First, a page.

Frankfurt - Deutsche Lufthansa, Germany’s biggest airline, cancelled
hundreds of flights in Frankfurt, Berlin and Munich on Tuesday as cabin crew
launched a second round of strikes in a row over pay and conditions.
The strike action follows a walkout on Friday that left 26
000 passengers stranded and caused millions of euros in lost revenues.
“It is difficult for the company to cushion the impact. We
cannot just get new flight attendants, and the personnel buffer is limited,”
Lufthansa spokesperson Klaus Walther said.
While Germany has a track record of mostly harmonious labour
relations compared with other major European countries such as France, its
airlines and airports have been hit by a string of disputes in recent years as
companies battle to cut costs to cope with the rise of low-cost carriers,
soaring fuel prices, fast-growing Middle East airlines and an air travel tax.
A strike by Lufthansa pilots in 2010 caused more than 2 800
flight cancellations, and earlier this year a strike by airfield staff at
Frankfurt airport also hit Lufthansa’s business.
Trade union UFO, which represents around two thirds of
Lufthansa’s 18 000 cabin crew, called for eight hours of strikes in Frankfurt
and Berlin and 11 hours in Munich on Tuesday.
Talks between Lufthansa and UFO broke down a week ago,
having failed to result in an agreement for 13 months, and have so far not
The union wants a 5% pay increase and guarantees against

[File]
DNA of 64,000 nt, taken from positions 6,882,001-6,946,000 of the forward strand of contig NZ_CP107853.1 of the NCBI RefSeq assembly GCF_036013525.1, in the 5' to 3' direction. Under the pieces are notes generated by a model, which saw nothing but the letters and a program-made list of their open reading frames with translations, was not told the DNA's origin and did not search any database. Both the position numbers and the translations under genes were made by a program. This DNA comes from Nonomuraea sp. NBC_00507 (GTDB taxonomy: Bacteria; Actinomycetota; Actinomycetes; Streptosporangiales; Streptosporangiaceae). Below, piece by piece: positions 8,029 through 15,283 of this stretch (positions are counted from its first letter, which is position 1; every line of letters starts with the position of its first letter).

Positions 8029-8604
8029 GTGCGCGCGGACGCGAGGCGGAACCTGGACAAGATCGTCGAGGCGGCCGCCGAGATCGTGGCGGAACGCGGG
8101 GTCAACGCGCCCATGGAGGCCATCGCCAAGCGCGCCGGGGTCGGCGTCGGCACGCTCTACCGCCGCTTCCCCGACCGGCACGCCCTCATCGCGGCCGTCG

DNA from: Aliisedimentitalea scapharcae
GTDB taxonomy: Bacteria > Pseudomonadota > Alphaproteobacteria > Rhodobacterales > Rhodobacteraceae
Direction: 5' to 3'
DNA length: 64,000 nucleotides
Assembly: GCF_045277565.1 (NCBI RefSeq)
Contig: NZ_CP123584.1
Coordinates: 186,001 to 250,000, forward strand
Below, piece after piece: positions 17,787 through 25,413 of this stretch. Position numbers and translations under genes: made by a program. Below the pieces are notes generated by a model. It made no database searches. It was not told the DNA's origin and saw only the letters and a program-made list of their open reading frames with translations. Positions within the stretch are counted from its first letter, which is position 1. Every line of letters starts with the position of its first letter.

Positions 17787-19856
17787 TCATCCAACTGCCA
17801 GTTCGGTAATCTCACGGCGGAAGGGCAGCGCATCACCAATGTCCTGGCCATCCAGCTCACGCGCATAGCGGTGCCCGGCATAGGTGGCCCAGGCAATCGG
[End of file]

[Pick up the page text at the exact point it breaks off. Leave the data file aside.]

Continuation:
outsourcing and the use of temporary workers.
Lufthansa, which is slashing costs in a bid to boost its
earnings by €1.5bn, says it will not improve its offer to raise pay by 3.5% in
exchange for longer hours.
UFO head Nicoley Baublies threatened the next step could be
full-day walkouts by Lufthansa cabin crew across Germany “if this arrogance
Analysts estimate the strikes could costs about €5m - €10m a
day, but Equinet analyst Jochen Rothenbacher warned that sum could jump to as
much as €50m if full-day strikes across Germany shut down all flights.
Lufthansa’s Walther said the airline was mulling legal steps
against the union.
At its main hub in Frankfurt alone, Lufthansa expected to
cancel about 190 flights on Tuesday, with about half of short- and medium-haul
The airline, which normally operates about 1 800 flights per
day around the world, also cancelled half of long-haul trips due to depart
Munich and expects to cancel about a quarter of short-and medium-haul flights.
By mid-morning, Lufthansa had sent 18 000 text messages to
customers’ mobile phones to inform them of flight cancellations and delays, and
it was supplying stranded passengers at airports with drinks and snacks.
At 10:00 GMT Lufthansa shares, which have fallen 17% over
the past year, were down 1.1% at €9.7.
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